TO GET TO MY SMALL VACATION CABIN at Deep Creek Lake, Maryland — right at the very tip of the Maryland pan handle and bordering West Virginia and Pennsylvania, I drive through the Allegheny mountain town of Cumberland, Maryland.
Cumberland is a great, simple, working class town with a distinctive mini skyline of very thin and dramatic church steeples which I enjoy seeing as I drive in from the east on the 68 Freeway. It’s the town where William H. Macy of “Fargo,” “Magnolia,” and “Boogie Nights” — and more lately, “Seabiscuit,” was reared.
Cumberland is also home for seven people charged in the Abu Ghraib prison abuse scandal who were deployed as reservists in Iraq as part of 372nd Military Police Academy. Whenever I stop at one of the local restaurants up there or stroll the aisles of Lowe’s Hardware, I look around and realize that the folks caught up in this scandal are really just like us — well not like well-heeled, inside-the-beltway types — but they are from and of core American life.
I think America lost what little moral authority it had (not that we ever had much) in this Iraq mess when the disturbing photos of these in-prison crimes came to light, but I want to know why America did not demonstrate how important ‘accountability’ is in our form of democracy. Don Rumsfeld should have been fired — and if the president wanted to continue to have his counsel, there is no shortage of advisory posts, public and private, that Rumsfeld could have been appointed to. But small town folks from Cumberland who allegedly dreamed up these torturous conditions for prisoners under their watch are pretty much being hung out to dry alone by those above them.
What is really sad is the news that a detachment of Oregonians, from the Oregon National Guard, “disrupted prisoner abuse by police at the Iraqi Interior Ministry on June 29 and were ordered to remand the detainees back to Iraqi custody.”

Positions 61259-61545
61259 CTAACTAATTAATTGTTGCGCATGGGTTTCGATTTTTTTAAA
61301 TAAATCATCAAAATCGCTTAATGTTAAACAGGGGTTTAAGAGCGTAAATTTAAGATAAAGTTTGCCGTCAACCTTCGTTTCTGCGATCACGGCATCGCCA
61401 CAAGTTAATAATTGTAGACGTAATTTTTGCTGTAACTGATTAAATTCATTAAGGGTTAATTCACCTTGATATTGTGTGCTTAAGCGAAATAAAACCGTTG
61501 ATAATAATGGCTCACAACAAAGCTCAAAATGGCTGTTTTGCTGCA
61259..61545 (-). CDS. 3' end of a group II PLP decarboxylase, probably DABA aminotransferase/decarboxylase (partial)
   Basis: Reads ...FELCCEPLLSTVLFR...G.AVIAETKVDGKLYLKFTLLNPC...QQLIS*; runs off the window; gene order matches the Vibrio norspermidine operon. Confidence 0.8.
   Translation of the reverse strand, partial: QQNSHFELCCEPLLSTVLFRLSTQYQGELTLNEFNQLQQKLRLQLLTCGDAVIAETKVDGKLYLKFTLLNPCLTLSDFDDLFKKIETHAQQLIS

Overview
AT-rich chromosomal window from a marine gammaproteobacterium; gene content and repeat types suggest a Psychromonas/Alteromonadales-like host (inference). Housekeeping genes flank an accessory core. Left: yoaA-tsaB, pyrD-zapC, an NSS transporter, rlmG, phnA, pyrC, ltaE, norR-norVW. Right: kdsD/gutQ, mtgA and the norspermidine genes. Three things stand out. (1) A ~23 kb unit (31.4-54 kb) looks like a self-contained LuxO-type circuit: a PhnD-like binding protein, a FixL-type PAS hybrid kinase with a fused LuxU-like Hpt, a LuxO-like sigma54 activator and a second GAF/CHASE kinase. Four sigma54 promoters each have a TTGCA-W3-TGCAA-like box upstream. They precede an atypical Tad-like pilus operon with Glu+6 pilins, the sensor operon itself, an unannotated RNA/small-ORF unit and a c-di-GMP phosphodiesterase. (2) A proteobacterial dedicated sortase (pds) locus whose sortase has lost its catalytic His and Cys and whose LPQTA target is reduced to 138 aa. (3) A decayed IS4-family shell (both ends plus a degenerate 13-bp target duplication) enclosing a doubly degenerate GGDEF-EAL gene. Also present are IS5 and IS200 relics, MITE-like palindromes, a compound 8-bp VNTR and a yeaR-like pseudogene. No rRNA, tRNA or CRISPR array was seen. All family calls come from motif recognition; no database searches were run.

According to a UPI report and the Portland Oregonian:
Capt. Jarrell Southall, who provided the Oregonian with a written statement describing the incident, said the armored guardsmen pushed into the detention yard “basically unchallenged,” where they found prisoners who said they hadn’t eaten in days and “were barely able to walk.” He added Iraqi police soon became defiant and hostile toward the Americans.
After interrupting the abuse, distributing water bottles and discovering a cache of potential torture devices including metal rods, rubber hoses, electrical wires and bottled chemicals, Lt. Col. Daniel Hendrickson of Albany, Ore., radioed the Army’s 1st Cavalry Division to report the incident and receive further instructions. An unidentified general then ordered the Americans to leave the prisoners and withdraw from the area.
This incident took place the day after the United States transferred formal sovereignty back to the Iraqis. However, our 135,000 troops give America clear informal sovereignty over Iraq — but why when it matters in these symbolically important abuse cases — can’t American generals get it right? We certainly have little compunction about pulling strings regarding the appropriate political leadership for the country (or is it now a protectorate?)
I applaud the Oregon National Guard for trying to do what was right — and while appalled by Abu Ghraib, I believe like many others who have reported on this that the real culprits are high up in the defense command structure.
In the late 90s, it was popular to discuss the civil-military gap, the gap between what was considered to be the social norms of the military and that of the society. John Hillen, then of the Council on Foreign Relations and then CSIS, was an active participant in this discussion and argued that new-fangled notions about the role and status of women and homosexuals should not be applied to military culture.
I don’t know the answer to why there may have been divergent behaviors between the reservists from Oregon as opposed to Cumberland, Maryland — but I do know that what makes sense for the country is that the norms of the military not be buffered or held distinct from the evolving social norms of America’s citizenry.
The generals running and perpetuating the military code of conduct seem to have been as off base at Abu Ghraib as they were when they forced these thoughtful Oregon National Guard reservists to return torture victims to their torturers.
Senator Ron Wyden (D-OR) has demanded an explanation from the Pentagon, so we should hear more soon.
— Steve Clemons